Q. Can a water softener harm the septic tank?
A. Some say water softeners are bad for septic systems, among other things, but up to this point nothing has been conclusively proven. For the most part, brine from water softeners can be discharged into septic tanks, but check with local authorities to be sure. Concerns about damage can be avoided with portable exchange water softeners.
Q. How can you tell if water is soft?
A. Mix soap flakes (pure soap, not detergent) with a cup of water and shake. If suds last several minutes, the water is soft, but if there are no suds or scum is visible, the water is hard. Soap always forms a curd when it mixes with calcium and magnesium and suds when they aren't present. A more scientific determination can be made by taking a sample and sending it to a lab or having a company come do the test. They will confirm how hard the water is so you can find out what it means for your home.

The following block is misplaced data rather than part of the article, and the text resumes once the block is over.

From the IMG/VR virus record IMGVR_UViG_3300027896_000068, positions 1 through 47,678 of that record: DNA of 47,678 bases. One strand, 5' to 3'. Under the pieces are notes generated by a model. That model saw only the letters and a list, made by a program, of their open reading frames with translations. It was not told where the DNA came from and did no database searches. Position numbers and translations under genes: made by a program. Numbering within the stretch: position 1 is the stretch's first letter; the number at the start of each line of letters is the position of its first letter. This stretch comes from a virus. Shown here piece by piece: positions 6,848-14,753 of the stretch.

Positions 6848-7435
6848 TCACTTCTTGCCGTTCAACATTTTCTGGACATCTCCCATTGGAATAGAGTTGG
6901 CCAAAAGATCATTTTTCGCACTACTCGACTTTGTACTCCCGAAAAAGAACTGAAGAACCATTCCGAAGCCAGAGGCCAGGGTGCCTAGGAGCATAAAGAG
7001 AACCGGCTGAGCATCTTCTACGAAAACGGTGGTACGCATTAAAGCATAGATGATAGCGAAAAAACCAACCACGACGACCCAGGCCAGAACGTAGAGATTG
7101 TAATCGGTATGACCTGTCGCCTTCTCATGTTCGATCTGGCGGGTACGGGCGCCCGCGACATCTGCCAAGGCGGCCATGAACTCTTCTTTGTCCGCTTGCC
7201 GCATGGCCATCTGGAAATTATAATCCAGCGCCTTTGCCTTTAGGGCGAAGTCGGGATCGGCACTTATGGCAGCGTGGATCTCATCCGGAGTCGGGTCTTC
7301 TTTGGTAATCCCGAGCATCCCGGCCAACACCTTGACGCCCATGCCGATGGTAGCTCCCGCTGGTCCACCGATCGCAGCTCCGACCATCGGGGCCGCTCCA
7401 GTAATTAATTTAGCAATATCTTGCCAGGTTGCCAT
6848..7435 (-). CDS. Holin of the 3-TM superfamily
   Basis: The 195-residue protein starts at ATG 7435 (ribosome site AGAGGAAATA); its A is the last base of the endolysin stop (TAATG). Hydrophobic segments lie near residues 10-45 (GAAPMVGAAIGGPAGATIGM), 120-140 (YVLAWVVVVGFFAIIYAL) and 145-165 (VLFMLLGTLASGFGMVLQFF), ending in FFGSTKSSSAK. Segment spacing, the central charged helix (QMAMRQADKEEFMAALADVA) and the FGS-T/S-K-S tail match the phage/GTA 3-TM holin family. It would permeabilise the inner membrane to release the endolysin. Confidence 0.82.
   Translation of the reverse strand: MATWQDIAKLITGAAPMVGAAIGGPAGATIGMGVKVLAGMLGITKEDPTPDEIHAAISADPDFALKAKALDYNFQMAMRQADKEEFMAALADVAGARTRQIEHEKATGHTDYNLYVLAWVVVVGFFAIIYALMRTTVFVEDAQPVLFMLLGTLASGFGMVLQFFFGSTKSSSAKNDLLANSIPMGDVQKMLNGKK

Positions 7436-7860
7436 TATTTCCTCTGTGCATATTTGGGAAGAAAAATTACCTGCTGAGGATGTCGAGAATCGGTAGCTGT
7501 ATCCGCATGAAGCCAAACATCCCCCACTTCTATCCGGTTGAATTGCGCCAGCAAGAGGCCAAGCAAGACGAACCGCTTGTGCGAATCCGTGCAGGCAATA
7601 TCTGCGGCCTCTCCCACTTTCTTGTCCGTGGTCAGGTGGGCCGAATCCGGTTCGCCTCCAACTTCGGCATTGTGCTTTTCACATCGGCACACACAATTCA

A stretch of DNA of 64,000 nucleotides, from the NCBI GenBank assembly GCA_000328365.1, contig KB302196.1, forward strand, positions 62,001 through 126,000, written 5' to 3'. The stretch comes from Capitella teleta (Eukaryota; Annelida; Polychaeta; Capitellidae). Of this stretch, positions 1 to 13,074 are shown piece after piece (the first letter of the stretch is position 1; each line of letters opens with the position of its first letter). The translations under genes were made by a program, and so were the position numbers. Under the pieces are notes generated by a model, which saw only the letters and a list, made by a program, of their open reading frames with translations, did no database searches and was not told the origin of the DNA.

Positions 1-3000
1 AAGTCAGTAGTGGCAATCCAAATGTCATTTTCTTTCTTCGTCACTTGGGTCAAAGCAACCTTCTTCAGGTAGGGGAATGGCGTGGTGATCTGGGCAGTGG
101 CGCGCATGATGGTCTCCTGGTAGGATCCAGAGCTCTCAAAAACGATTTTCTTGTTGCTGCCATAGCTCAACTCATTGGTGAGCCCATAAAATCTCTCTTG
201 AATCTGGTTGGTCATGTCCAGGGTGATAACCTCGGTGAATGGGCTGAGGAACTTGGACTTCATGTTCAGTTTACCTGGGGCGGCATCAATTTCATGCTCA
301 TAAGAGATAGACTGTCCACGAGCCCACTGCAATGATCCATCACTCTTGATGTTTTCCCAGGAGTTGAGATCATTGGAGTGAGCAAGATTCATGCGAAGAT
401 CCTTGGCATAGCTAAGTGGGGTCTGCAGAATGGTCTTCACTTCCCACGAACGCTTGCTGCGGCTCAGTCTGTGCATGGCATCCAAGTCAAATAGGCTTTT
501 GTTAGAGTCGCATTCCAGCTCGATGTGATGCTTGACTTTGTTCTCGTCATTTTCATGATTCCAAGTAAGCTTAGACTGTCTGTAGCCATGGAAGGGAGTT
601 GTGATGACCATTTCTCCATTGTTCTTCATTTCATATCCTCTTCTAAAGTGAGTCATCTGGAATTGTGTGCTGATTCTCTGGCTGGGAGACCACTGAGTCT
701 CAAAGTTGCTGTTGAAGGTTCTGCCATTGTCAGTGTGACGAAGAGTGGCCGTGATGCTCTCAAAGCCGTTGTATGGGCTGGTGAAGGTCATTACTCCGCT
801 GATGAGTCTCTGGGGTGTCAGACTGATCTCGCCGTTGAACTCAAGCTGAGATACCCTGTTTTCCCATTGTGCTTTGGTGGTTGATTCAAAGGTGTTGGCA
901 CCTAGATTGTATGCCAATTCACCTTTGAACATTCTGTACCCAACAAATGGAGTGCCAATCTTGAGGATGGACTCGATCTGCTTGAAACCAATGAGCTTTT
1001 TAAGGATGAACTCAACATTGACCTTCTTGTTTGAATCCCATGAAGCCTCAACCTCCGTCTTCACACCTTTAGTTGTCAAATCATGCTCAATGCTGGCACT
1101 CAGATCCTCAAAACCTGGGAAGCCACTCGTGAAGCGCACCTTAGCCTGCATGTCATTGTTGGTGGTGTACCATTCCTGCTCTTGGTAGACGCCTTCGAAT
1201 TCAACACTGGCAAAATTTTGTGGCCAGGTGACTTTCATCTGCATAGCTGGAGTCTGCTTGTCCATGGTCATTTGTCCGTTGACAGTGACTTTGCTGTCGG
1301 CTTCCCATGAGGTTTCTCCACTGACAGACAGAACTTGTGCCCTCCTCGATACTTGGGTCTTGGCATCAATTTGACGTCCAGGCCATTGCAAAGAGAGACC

Q. Can softened water be used on house plants or the lawn?
A. If the water being softened isn't very hard to begin with, the amount of salt added might not be enough to harm plants, but generally speaking, plants do not respond well to soft water and show it through stunted growth or death. Regardless of whether you've added a little or a lot of salt, it is always a waste to use soft water where it isn't needed.
Q. How much will the salt cost?
A. Although a benefit of water softeners is using less soap, most agree that the amount of money spent on salt won't be covered by soap savings. Water softener salt will likely be a few dollars per person per month, unless you opt for the significantly more expensive potassium chloride.
Q. Can you drink softened water?
A. While there are health risks for some people, there is a general consensus that drinking soft water won't harm healthy individuals since it contains no more salt than many food items consumed safely every day.